Amherst Media looking at Main Street site to build its new headquarters
AMHERST — With a need to vacate its longtime site on College Street, Amherst Media is investigating the possibility of constructing a new building within the Emily Dickinson Local Historic District.
The nonprofit, which broadcasts numerous governmental public meetings for the town, is interested in purchasing two lots at the corner of Main and Gray streets, currently owned by Jerry Guidera, and having the lots rezoned for its needs.
Guidera, Amherst Media Executive Director Jim Lescault and Amherst Media board member Ben Schwartz appeared before the Zoning Subcommittee Wednesday to present arguments to support the zoning change.
Guidera said converting the parcels from general residence to neighborhood business would give the town better controls over the building and preserve the views of the Henry F. Hills House.
Guidera recently submitted a letter to the Select Board asking for an article to be put on the Town Meeting warrant.
“Right now, as zoned, it directs me to building two single-family homes (and) packing them with college kids,” Guidera said.
Zoning Subcommittee members weren’t sure they should take up the rezoning article. Connie Kruger said that while she supports its intent, there are those who want to see the lots remain undeveloped.
In fact, Town Meeting has attempted to purchase the lots to protect the views.
Lescault said Amherst Media could enhance a neighborhood that already features restaurants and shops. “I think we’d add a lot to the district,” Lescault said.
With the change, a building could be constructed to house administrative offices, a broadcast studio and classrooms, among other “mission-related” purposes for Amherst Media, Lescault said.
He said the building would be more than 4,000 square feet, though there are no cost estimates yet.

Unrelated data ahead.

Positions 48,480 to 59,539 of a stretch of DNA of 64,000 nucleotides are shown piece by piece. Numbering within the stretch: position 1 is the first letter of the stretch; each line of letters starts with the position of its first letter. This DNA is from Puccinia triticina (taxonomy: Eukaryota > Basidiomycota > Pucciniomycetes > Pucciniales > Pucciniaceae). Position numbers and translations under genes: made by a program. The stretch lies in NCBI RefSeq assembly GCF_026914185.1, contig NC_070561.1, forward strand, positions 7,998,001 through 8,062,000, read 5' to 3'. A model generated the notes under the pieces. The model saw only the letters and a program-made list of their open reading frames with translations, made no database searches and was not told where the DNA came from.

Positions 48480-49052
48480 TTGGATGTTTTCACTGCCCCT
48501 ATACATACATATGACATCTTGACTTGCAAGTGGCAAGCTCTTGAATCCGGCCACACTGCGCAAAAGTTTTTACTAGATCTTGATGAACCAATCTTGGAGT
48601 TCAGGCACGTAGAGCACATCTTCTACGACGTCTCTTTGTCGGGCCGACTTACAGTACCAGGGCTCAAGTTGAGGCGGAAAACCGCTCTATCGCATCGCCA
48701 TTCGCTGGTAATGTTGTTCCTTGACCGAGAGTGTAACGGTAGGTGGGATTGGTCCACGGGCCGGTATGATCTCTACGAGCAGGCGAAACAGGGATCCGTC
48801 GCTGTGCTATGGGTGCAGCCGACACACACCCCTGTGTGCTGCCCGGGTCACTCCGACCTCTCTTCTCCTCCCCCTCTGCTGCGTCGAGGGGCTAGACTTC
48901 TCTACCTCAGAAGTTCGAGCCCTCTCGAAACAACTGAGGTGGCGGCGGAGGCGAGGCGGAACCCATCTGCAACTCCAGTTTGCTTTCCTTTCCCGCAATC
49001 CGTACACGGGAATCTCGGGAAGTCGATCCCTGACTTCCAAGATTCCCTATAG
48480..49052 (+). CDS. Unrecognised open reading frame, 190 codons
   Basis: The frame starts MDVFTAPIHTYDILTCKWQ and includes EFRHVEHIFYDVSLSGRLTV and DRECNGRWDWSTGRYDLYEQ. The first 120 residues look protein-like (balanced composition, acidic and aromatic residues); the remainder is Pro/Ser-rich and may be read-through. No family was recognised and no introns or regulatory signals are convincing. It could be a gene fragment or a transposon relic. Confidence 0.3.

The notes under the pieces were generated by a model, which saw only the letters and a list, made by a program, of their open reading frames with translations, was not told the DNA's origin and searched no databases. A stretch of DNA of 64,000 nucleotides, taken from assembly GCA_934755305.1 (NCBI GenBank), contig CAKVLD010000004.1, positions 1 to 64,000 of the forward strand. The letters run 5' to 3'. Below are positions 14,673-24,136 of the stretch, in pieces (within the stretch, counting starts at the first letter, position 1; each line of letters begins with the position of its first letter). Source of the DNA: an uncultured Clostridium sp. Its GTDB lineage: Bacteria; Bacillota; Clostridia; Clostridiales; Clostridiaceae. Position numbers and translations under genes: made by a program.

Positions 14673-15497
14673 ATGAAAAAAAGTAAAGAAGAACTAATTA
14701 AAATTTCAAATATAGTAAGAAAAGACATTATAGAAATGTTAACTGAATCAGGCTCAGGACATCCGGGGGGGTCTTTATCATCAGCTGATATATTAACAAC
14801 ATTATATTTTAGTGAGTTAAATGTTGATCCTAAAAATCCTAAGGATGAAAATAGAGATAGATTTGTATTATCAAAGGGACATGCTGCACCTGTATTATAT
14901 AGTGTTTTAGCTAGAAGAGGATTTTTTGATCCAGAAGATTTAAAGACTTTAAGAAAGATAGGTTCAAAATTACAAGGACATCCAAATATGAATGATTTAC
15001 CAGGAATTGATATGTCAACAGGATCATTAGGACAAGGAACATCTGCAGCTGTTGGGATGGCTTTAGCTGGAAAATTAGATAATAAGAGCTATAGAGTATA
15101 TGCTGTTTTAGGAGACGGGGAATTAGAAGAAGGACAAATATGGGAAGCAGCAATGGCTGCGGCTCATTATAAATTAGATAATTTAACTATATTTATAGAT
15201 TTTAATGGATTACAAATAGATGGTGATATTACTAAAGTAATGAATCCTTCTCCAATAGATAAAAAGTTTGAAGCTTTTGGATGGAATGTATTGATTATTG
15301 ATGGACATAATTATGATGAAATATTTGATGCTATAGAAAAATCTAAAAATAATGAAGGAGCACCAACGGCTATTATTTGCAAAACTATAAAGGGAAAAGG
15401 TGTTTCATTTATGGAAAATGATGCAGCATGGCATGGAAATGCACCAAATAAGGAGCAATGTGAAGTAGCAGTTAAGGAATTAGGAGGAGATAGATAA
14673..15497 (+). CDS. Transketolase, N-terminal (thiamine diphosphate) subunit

A capital campaign likely would be needed, he said.
The site was selected because of its access to the University of Massachusetts and public transportation, which many of Amherst Media’s interns depend on, Lescault said.
In August 2010, Amherst Media was notified by its landlord, Western Massachusetts Electric Co., that it had to leave its home at 246 College St. within a year. Located at that address since 1991, the nonprofit has been operating on a month-to-month lease for the past four years.
In his letter, Guidera wrote that Amherst Media will continue to be a source of local community news and information, as well as job training, economic development and two-way communication between public and government.
Amherst Media regularly tapes and broadcasts over cable and the Internet meetings of the Select Board, Planning Board and Finance Committee, sessions of annual and fall Town Meetings, and is also a place where local access programs are taped.
Guidera said the proposed building fits with the town’s master plan, would be consistent with the architectural style of the district, and would expand the downtown business area to the east.
“We believe the zoning change would benefit the town of Amherst and that such a change would garner the support of our neighbors, both residential and commercial, and the community as a whole,” he wrote.
Guidera said should the rezoning proposal not get to Town Meeting, or fail to achieve two-thirds majority, the project wouldn’t necessarily be stopped. Amherst Media, he said, could apply for a special permit or go through the site plan review process as a nonprofit or as a movie studio.
Since Amherst Media was notified about its need to move, Lescault said, he and others have looked at 25 properties. He has also worked with Town Manager John Musante in an effort to find a suitable site, including examining the former East Street School building owned by the town.